Dating Someone Who’s Divorced?

Are you seeing a single parent whose ex is making your life miserable? Here’s how to handle it so the kids—and your relationship—can thrive.

By Lisa Cohn

indy Copeland of Keene, NH, had just begun dating Wayne, a divorced dad, when she received a phone call she definitely didn’t expect: from Wayne’s ex-wife, who wanted to meet up. Wary, Cindy acquiesced but soon regretted it, as she sat there listening to the ex rant about how she and Wayne “would never last” and that Cindy had better “stay away” from her kids. Months later, the ex would follow this up with threats that Cindy had “better not dare” come to her child’s school meetings, even though Cindy had children at that school as well! “A lot of it was about wanting to be in control of him and the kids," says Cindy, who eventually married Wayne. “She liked being in charge, and with me around, she didn’t have as much control.”

Unfortunately, Cindy’s experience is hardly unusual—many single people who’ve dated divorcés with kids have dealt with an ornery ex-spouse. Since kids are involved, these exes often feel it’s their right to meddle in your relationship, no matter how new it is.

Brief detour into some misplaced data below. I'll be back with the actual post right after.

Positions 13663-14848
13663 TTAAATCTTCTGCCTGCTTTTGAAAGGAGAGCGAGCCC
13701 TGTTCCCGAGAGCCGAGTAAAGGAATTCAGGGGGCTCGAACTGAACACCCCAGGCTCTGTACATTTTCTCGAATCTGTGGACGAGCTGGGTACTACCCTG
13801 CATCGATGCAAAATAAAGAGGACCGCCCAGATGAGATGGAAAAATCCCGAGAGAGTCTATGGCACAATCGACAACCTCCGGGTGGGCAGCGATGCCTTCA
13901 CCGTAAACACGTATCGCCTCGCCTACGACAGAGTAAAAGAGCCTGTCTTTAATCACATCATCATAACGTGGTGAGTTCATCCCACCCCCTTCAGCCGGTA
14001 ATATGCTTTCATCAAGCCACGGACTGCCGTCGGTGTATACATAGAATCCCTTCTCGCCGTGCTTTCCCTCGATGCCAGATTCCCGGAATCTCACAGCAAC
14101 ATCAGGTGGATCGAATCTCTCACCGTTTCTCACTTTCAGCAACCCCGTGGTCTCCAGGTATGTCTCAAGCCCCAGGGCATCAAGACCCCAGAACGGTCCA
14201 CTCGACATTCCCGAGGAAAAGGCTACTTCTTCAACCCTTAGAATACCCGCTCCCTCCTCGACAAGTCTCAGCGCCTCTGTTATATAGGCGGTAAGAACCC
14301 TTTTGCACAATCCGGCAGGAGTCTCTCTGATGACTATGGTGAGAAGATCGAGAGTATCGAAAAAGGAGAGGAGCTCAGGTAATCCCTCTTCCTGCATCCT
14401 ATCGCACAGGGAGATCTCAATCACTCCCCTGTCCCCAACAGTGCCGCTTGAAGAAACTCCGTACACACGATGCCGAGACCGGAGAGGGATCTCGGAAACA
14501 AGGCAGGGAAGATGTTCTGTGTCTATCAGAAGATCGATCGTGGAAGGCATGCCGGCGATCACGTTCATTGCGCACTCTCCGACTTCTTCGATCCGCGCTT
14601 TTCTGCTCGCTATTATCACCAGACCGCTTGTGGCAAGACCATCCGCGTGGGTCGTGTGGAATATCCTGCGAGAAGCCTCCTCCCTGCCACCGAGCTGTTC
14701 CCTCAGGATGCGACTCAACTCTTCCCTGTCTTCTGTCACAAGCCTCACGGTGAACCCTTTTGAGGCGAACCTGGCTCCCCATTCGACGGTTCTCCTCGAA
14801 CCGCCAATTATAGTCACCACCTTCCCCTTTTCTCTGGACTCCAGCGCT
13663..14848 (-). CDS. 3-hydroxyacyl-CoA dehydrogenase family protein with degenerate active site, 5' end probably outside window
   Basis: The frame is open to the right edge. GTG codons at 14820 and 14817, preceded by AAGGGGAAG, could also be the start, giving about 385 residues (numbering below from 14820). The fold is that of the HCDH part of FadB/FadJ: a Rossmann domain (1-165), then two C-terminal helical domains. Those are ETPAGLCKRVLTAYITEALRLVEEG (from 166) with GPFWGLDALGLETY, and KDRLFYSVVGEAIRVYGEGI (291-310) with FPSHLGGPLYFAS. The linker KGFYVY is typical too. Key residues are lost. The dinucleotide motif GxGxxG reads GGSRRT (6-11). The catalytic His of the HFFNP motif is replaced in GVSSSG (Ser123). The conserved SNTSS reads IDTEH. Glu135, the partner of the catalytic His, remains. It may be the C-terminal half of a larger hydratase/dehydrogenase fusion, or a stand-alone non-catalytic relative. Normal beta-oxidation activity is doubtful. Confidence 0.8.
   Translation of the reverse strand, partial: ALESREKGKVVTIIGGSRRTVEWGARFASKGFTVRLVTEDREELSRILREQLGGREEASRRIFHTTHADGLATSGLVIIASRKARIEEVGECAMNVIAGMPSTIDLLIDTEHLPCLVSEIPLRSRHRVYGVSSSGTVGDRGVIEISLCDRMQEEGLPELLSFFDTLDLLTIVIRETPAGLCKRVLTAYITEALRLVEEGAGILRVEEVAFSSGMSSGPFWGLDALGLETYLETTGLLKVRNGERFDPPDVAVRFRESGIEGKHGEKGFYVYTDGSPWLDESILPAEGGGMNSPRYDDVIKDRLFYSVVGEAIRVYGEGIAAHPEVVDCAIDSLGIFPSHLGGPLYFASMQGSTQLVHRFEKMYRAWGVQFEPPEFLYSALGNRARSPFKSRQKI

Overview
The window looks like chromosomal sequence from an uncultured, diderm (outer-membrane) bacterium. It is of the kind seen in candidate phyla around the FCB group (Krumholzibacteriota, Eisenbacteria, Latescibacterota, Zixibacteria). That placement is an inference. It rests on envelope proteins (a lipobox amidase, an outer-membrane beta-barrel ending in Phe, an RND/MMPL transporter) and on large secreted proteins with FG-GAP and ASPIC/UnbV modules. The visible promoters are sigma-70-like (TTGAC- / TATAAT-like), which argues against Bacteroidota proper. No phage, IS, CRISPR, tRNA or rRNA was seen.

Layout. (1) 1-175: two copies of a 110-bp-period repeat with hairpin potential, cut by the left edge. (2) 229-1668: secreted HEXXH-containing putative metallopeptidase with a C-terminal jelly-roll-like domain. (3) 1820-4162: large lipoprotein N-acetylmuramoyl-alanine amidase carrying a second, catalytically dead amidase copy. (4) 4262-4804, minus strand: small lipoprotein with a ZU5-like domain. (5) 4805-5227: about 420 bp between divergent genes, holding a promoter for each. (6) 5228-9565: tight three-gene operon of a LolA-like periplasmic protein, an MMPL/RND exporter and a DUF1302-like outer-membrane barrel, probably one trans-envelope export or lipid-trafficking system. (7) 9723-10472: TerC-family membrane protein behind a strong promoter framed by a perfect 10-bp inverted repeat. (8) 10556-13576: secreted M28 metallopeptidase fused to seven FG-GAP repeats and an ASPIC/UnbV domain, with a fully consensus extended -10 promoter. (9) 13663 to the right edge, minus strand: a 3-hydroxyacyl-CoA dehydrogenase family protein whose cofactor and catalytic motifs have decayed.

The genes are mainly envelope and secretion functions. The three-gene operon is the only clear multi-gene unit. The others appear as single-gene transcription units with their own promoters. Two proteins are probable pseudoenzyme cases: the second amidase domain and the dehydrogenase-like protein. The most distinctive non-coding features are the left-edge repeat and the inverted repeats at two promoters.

Ex-spouses often worry that new boyfriend or girlfriend will replace them as parents. So assuage their fears.
And needless to say, this can throw a major wrench in your budding romance. Fortunately, you can smooth things over, keep things civil, and even get along with your date’s ex-spouse. Here’s some advice that’ll help keep you — and your new relationship — as drama-free as possible.

Rule #1: Don’t assume things will improve on their own
If you’ve just started dating a single parent and have gotten rumblings that the ex is displeased — with how you deal with the kids or because you’re keeping your new amour away from family duties — don’t assume the situation will improve once you two become an official item or are married. “In the beginning I fooled myself into thinking things would get better once I was permanently in the picture,” recalls Cindy. “But the truth is, what you see is what you get.” In truth, you’re better off nipping this in the bud as soon as you sense there’s a problem. More on how to do that next…